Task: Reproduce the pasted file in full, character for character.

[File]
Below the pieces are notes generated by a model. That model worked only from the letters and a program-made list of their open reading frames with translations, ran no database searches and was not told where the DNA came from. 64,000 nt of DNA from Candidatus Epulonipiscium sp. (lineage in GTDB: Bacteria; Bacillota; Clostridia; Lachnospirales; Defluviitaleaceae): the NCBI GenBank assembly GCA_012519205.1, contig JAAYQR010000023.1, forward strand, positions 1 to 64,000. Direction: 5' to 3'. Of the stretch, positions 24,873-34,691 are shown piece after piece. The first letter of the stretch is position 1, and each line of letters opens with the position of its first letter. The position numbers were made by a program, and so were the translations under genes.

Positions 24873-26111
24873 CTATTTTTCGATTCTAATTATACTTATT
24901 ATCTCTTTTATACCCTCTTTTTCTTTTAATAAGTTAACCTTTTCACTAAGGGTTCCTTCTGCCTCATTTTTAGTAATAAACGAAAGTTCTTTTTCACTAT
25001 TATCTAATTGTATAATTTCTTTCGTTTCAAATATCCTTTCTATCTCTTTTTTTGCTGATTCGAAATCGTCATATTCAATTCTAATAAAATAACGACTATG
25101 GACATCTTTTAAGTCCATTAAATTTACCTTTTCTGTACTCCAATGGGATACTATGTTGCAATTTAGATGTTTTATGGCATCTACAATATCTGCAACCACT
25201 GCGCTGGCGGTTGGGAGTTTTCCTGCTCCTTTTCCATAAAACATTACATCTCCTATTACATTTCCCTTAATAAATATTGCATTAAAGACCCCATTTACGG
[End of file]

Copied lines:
Below the pieces are notes generated by a model. That model worked only from the letters and a program-made list of their open reading frames with translations, ran no database searches and was not told where the DNA came from. 64,000 nt of DNA from Candidatus Epulonipiscium sp. (lineage in GTDB: Bacteria; Bacillota; Clostridia; Lachnospirales; Defluviitaleaceae): the NCBI GenBank assembly GCA_012519205.1, contig JAAYQR010000023.1, forward strand, positions 1 to 64,000. Direction: 5' to 3'. Of the stretch, positions 24,873-34,691 are shown piece after piece. The first letter of the stretch is position 1, and each line of letters opens with the position of its first letter. The position numbers were made by a program, and so were the translations under genes.

Positions 24873-26111
24873 CTATTTTTCGATTCTAATTATACTTATT
24901 ATCTCTTTTATACCCTCTTTTTCTTTTAATAAGTTAACCTTTTCACTAAGGGTTCCTTCTGCCTCATTTTTAGTAATAAACGAAAGTTCTTTTTCACTAT
25001 TATCTAATTGTATAATTTCTTTCGTTTCAAATATCCTTTCTATCTCTTTTTTTGCTGATTCGAAATCGTCATATTCAATTCTAATAAAATAACGACTATG
25101 GACATCTTTTAAGTCCATTAAATTTACCTTTTCTGTACTCCAATGGGATACTATGTTGCAATTTAGATGTTTTATGGCATCTACAATATCTGCAACCACT
25201 GCGCTGGCGGTTGGGAGTTTTCCTGCTCCTTTTCCATAAAACATTACATCTCCTATTACATTTCCCTTAATAAATATTGCATTAAAGACCCCATTTACGG